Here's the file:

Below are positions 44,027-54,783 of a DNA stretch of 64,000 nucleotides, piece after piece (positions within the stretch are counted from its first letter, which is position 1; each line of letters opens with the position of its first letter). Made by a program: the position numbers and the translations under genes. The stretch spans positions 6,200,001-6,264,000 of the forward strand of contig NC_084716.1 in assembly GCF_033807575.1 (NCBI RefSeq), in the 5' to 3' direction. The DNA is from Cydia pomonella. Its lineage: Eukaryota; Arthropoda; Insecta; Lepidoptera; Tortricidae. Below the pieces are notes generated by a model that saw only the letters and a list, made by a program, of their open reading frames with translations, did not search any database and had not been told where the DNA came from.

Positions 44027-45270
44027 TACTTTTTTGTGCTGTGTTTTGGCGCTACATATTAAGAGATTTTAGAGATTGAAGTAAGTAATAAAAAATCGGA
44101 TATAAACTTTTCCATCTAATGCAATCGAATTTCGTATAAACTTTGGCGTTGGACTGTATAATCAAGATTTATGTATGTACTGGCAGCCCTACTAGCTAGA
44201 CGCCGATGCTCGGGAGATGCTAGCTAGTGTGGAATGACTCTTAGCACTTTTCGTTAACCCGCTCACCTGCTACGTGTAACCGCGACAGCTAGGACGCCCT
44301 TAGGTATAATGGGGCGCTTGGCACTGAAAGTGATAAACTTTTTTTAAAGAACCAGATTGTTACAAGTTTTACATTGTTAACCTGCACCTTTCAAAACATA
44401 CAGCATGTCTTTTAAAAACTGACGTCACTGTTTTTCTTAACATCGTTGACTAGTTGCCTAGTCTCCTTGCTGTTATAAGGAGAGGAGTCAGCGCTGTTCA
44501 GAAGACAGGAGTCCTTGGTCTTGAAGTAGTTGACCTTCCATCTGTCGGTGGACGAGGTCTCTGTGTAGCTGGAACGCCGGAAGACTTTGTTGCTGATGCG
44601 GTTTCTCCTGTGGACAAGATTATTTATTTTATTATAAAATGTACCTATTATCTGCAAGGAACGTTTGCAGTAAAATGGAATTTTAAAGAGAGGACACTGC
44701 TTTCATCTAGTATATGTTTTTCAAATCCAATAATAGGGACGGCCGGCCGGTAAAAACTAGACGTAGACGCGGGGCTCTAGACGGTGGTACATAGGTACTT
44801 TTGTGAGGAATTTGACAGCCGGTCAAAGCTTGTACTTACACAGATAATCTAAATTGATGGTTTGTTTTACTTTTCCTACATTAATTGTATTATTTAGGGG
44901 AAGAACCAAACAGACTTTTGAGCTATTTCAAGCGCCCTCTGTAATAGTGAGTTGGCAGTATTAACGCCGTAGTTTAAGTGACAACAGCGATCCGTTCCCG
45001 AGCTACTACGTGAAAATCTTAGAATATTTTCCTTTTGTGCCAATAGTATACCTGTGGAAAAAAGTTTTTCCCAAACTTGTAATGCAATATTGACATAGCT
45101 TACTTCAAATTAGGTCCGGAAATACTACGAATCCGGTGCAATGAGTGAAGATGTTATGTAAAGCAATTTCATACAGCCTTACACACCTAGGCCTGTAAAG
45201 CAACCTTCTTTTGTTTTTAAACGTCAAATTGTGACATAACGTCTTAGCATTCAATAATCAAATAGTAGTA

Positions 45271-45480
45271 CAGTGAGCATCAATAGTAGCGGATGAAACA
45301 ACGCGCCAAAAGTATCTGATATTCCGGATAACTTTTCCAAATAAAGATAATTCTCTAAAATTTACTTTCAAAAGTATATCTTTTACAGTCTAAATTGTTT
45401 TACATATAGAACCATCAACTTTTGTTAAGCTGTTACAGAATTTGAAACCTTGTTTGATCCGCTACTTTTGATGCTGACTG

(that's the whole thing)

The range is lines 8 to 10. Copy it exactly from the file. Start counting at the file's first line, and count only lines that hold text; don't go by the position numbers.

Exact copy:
44501 GAAGACAGGAGTCCTTGGTCTTGAAGTAGTTGACCTTCCATCTGTCGGTGGACGAGGTCTCTGTGTAGCTGGAACGCCGGAAGACTTTGTTGCTGATGCG
44601 GTTTCTCCTGTGGACAAGATTATTTATTTTATTATAAAATGTACCTATTATCTGCAAGGAACGTTTGCAGTAAAATGGAATTTTAAAGAGAGGACACTGC
44701 TTTCATCTAGTATATGTTTTTCAAATCCAATAATAGGGACGGCCGGCCGGTAAAAACTAGACGTAGACGCGGGGCTCTAGACGGTGGTACATAGGTACTT